Edgar Cayce A.R.E. Dove with Olive Branch

Members Login

Edgar Cayce on meditation and prayer

According to Edgar Cayce, attunement and application are at the heart of spiritual growth. Attunement is the process of awakening to our spiritual nature and our true relationship with God. The most frequently recommended tools for achieving this attunement are the regular practice of prayer and meditation. Cayce believed that prayer was talking to God, while meditation was listening to God. Both prayer and meditation are invaluable at reestablishing a conscious awareness of our spiritual source while inviting God’s will to work through us as a “channel of blessings” to others.


Although meditation has long been an accepted practice in the East, it wasn’t until the 1960s that it gained acceptance in the West. Interestingly enough, Edgar Cayce was recommending meditation in the late 1920s and 1930s. Today, clinical research has proven that meditation has positive effects on an individual’s overall health, and many physicians now recommend it to their patients as a way to combat stress.

Meditation is the practice of quieting our physical bodies and our minds and focusing our attention inward instead of upon the world around us. As you begin to practice meditation daily, it will become easier. You might also notice that the sense of peace inside you during meditation will begin to carry over into your day. Although some schools of thought suggest that the mind should be blank when you are meditating, Cayce’s material suggests that the mind is a constructive force and allows for the closest attunement possible if used in the right way.

Cayce often suggested we focus our minds on a positive affirmation during meditation. You may choose to repeat a phrase in your mind, like “I am at peace,” or “God is love,” then try to hold the feeling of the phrase (peace, love, joy, contentment) in your consciousness as you sit in silence. Even beginners may experience the calming effects of a few moments of purposeful silence or positively focused thought.

Meditation promotes coordination at three levels: physically, we begin to relax; mentally, our busied thoughts become quiet and focused; and spiritually, we get reenergized and are able to deal more lovingly and effectively with the people and events around us. By following a few simple steps, anyone can learn to meditate; even beginners may experience the calming effects of a few moments of purposeful silence.

Learn to meditate in a safe and easy way, at your own speed, starting with these Five Steps to Meditation:

  1. Get comfortable. Keep your spine straight, legs uncrossed, and relax any tense muscles in your body.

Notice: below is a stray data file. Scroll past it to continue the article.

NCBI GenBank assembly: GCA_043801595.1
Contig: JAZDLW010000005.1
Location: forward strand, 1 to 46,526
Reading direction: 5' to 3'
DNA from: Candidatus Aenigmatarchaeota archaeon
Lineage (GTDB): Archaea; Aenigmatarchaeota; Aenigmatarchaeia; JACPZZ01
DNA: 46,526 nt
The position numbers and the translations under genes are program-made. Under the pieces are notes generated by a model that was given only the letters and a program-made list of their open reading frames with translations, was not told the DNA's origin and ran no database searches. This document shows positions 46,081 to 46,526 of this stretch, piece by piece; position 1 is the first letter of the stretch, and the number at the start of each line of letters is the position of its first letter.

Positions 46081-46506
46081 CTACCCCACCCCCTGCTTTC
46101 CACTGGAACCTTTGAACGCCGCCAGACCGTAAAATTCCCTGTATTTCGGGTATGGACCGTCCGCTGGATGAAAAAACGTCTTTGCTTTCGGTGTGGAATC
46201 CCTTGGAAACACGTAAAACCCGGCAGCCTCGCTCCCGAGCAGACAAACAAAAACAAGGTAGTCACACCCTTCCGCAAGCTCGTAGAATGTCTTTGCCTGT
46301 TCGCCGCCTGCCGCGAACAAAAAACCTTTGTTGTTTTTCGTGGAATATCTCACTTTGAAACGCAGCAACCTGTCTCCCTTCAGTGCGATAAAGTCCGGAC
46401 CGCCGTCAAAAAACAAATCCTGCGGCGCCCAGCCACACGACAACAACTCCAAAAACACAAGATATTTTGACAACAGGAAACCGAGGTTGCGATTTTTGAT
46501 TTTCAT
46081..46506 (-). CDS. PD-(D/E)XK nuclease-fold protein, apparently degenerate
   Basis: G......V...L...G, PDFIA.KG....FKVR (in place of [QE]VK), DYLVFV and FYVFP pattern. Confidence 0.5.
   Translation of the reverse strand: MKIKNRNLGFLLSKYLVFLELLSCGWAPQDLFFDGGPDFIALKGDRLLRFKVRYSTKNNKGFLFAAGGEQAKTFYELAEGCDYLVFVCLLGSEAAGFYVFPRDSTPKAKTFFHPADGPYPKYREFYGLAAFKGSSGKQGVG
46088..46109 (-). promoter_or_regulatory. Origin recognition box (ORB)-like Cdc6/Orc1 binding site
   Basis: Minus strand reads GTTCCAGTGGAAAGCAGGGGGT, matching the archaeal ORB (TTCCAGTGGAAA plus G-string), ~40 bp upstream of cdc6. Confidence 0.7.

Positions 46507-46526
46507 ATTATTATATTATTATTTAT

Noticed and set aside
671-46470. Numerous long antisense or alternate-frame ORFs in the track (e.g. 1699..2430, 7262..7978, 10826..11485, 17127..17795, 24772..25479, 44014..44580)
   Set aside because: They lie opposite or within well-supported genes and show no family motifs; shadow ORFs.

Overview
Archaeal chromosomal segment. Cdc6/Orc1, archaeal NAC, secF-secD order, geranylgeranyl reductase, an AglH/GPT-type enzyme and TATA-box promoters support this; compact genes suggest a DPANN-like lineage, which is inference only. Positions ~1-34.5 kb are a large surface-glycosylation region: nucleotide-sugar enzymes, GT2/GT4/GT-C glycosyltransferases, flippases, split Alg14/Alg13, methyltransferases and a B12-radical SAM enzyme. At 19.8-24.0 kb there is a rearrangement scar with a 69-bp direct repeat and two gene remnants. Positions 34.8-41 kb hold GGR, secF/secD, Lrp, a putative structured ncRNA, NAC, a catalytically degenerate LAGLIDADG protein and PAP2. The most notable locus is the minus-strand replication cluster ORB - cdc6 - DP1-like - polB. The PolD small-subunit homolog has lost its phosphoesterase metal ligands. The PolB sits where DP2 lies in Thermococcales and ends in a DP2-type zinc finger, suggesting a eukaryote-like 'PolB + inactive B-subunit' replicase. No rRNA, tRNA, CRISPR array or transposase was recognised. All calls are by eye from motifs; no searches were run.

2. Gently go through the Cayce-recommended head-and-neck exercise:
    Head forward, return upright (repeat three times);
    head backward, return upright (repeat three times);
    head to the right shoulder, return upright (repeat three times);
    head to the left shoulder, return upright (repeat three times);
    rotate head in a complete circle clockwise (repeat three times);
    rotate head in a complete circle counterclockwise (repeat three times).
  3. Use a prayer of protection, such as: As I open myself to the unseen forces through meditation, I surround myself with the thought and protection of the Christ spirit.
  4. Breathe deeply. Fill your lungs from bottom to top, exhale from top to bottom. Breathe in through your right nostril and out through your mouth (repeat three times). Breathe in through your left nostril and out through your right (repeat three times).
  5. Use Affirmation and prayer. Move through the three stages of focusing on the affirmation: thinking about it, feeling it, experiencing it. Return to the thinking stage whenever the mind wanders.

Optionally, you may find it helpful to use meditation aids such as music, incense, chants, personal rituals, inspirational reading, and prayer.

… and in the meditation, don’t meditate upon, but listen to the voice within. For prayer is supplication for direction, for understanding. Meditation is listening to the Divine within.

— Edgar Cayce reading 1861-19


Prayer is a truly universal concept understood by all cultures and people the world over. According to the Edgar Cayce readings, there is one collective mind (Spirit or the Source) and as we are from Spirit, we are all one and can affect one another positively, or for that matter, negatively as well. Every thought makes an impression upon this collective mind. Prayer is so effective that Cayce often said, “Why worry when you can pray?” Worry will accomplish nothing, yet prayer, as even science is finding out, works. It influences situations, people, and outcomes.


Five Tips for Powerful Prayers

  1. When you are in need of prayers, pray for others in need; in the giving, comes the receiving.
  2. Use positive phrasing; instead of listing how difficult things are in your life, pray for the “best outcome” for your soul.
  3. Ask for God’s will to be done, and your prayer could be answered in many ways!
  4. Use a specific place and time to offer prayers. This creates a special and sacred place for your prayer sessions.
  5. Elevate your prayer with meditation first. After meditating, send out light and constructive energies to the people on your personal prayer list.

Thy prayers ascend to the throne of God, and the angel of each entity stands before the throne to make intercession.

—Edgar Cayce reading 3954-1